Widow claims farmer accused of murder 'took my underwear'
Witness says her former lover was 'not perturbed' when DJ's dead body found
A woman has told a murder trial she confronted the farmer who was leasing her land and accused him of taking her underwear from her clothes line.
Mary Lowry told the Central Criminal Court that murder accused Pat Quirke was "not perturbed at all" after the body of Bobby Ryan was found concealed in a run-off slurry tank on her farm in April 2013.
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She said she had never returned to her house at Fawnagowan, Co Tipperary, since that day, adding: "I left my home."
It was her second day giving evidence at the trial of Patrick Quirke (50), of Breanshamore, Co Tipperary, who has pleaded not guilty to the murder of 52-year-old Mr Ryan, a DJ known as 'Mr Moonlight', on a date between June 3, 2011, and April 2013.
In his cross-examination of Ms Lowry, Bernard Condon SC, for the defence, put it to her she had taken "every opportunity" to portray herself in the best light possible and Mr Quirke in the worst light possible.
Ms Lowry replied: "Well, I'm not on trial. Mr Quirke is on trial. Mary Lowry is not on trial."
She told the court she had four CCTV cameras installed on her farm in November 2012 after the alarm system she had put in two years previously had been activated some 17 times over that period.
Nobody knew the cameras were there apart from her three sons, she explained.
Footage was shown to the jury in the trial.
Taken through the footage by counsel for the prosecution, Ms Lowry identified Mr Quirke coming onto her property on December 3, 2012.
The cameras captured Mr Quirke going into a shed at the back of her house, where she said the clothes line was located. Asked what was on the line, she said: "Items of clothing, everything. I had underwear on that line."
The same footage showed Mr Quirke walking around the property and looking in the windows of her house, before returning to the shed.
Ms Lowry said that on returning to her home, she got her sons to retrieve the CCTV footage and she watched it.
Asked whether she had confronted Mr Quirke after this incident, Ms Lowry said she had contacted the Garda station.
However, at that stage she said she did not want to go down the formal route, explaining Mr Quirke had lost his son earlier that year.
She thought sending a solicitor's letter would be more appropriate, informing him she wanted him to cease the lease and leave the farm.
"I just wanted the lease to finish. I just wanted to be rid of this man who was walking around my house taking things and upsetting me," she said.
She informed her solicitor to draft a letter "as kind-hearted as possible" asking him to leave.
That day, she came home and Mr Quirke handed her back a key to her front door, claiming he had found it in the yard on the day she had seen him on the CCTV, December 3.
He said he had found the key that day and had just put it in the lock to see if it was her key.
Asked how he had behaved, Ms Lowry said he was "very shaky and extremely nervous, very, very strange indeed".
"Physically, he was shaking," she added.
She believed the key was the one that had gone missing a long time previously, while her brother Eddie was building an extension to her house.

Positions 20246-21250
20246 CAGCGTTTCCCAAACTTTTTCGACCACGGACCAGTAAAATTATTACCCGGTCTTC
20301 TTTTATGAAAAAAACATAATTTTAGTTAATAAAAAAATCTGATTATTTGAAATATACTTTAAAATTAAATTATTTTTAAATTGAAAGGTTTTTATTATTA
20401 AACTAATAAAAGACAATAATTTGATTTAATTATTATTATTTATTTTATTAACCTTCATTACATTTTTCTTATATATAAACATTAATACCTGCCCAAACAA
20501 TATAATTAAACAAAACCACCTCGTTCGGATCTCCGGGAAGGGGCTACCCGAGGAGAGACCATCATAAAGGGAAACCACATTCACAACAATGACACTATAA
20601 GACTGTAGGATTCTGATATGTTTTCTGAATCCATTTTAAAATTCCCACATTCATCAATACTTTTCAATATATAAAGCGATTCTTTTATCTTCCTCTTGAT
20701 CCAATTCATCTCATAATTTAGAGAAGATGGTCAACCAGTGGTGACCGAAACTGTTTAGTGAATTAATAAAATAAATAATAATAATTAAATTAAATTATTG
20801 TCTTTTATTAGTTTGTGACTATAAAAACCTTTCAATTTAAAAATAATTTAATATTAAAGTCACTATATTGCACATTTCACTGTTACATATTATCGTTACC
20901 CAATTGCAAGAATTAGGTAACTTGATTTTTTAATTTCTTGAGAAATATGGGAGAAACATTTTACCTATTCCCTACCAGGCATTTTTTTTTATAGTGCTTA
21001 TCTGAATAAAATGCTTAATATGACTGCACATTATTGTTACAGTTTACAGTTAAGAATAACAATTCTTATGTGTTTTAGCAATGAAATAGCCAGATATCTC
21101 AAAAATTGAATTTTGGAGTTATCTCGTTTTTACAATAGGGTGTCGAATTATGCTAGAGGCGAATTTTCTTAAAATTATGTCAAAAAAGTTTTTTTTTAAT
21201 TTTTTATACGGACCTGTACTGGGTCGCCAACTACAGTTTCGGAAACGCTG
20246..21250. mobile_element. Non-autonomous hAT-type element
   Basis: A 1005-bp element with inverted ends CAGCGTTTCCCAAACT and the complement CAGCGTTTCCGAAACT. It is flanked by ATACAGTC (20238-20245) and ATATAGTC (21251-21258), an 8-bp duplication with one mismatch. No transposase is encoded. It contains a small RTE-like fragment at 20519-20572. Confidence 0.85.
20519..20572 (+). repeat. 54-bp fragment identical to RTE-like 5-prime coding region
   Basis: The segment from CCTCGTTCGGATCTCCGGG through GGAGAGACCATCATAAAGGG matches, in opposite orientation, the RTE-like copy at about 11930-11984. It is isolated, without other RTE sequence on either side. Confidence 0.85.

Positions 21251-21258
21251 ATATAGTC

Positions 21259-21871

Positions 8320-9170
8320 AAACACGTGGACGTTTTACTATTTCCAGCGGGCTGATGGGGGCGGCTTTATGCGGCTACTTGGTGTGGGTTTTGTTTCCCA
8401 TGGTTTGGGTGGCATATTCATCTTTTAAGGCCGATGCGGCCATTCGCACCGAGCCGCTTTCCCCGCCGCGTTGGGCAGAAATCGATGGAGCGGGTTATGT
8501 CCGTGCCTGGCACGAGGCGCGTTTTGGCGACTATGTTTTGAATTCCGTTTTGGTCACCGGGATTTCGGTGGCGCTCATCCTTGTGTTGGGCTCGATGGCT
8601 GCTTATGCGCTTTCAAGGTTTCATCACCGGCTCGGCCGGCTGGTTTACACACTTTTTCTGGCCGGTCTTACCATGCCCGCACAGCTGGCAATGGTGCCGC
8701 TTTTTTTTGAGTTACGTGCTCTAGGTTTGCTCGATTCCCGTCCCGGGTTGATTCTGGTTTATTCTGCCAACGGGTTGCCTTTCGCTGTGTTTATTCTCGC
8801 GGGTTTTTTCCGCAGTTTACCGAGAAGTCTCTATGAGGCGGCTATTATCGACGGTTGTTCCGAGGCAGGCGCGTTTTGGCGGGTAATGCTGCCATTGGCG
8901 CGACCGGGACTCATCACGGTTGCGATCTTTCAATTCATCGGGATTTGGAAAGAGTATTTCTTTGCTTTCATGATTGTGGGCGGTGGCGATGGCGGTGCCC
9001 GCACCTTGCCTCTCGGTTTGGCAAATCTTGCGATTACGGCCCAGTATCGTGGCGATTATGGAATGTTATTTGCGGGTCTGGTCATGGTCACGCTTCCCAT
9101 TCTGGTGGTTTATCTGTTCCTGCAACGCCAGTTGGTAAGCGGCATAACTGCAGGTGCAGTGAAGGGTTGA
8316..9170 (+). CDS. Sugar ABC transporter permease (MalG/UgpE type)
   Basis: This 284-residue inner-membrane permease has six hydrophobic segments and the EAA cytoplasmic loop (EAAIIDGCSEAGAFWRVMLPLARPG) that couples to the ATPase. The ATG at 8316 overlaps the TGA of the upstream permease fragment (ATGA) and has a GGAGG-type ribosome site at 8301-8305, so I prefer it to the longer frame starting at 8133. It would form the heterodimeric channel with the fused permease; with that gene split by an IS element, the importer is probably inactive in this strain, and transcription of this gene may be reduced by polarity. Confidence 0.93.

After he had received the solicitor's letter, Mr Quirke wrote back saying the only way he would leave the lease was if she compensated him financially. "I wasn't going to do that. I did not do that," she told the court.
Letters went "back and forth", Ms Lowry said, with her solicitor asking Mr Quirke not to come near the farm or house.
Ultimately, in March 2013, he was asked to leave the farm four months later in early July and he agreed. One final payment was due on the land but asked whether she had been paid, Ms Lowry replied: "No".
She said she was aware he had made alternative arrangements to lease land from a neighbour, Mary Dillon.
On the evening of April 29, an unfamiliar tractor with an agitator for stirring slurry drove into the farmyard. When she went to check, she saw it was Pat Quirke.
Apologising in advance to the court for her language, Ms Lowry said that she had told him: "You are some c*** and I can't wait to see the back of you and I hope that you won't be stealing Mary Dillon's knickers off the line."
That was in relation to the land he was going to lease, she explained, and also "in relation to what he took off my clothes line", she added. His response was "Ha", she claimed.
The following day, April 30, 2013, Ms Lowry said gardaí arrived at her farm and she went to see what had happened. She was subsequently informed a body had been found in the septic tank "out the back".
She said she knew it was not the septic tank because she knew where that was located.
Ms Lowry said she had not been aware of the existence of the run-off tank where the body was found.
She met Mr Quirke and his wife, Imelda, at the scene. She made no eye contact but told the court she felt Imelda was "shook by it". "Pat was not perturbed at all," she claimed.
Ms Lowry also told prosecution counsel Michael Bowman SC she had confronted the accused about a letter written to the 'Dear Patricia' column in the 'Sunday Independent', published in February 2011, because she recognised her own situation.
Mr Quirke accepted he had written it and told her he had nobody else to whom he could turn.
Under cross-examination by Mr Condon, Ms Lowry denied she had "learned off" a portion of her Garda statement.
Put to her she had endeavoured to present Mr Quirke in "the worst possible light", she replied: "Well, he hasn't been very nice to me, has he?"
The trial continues.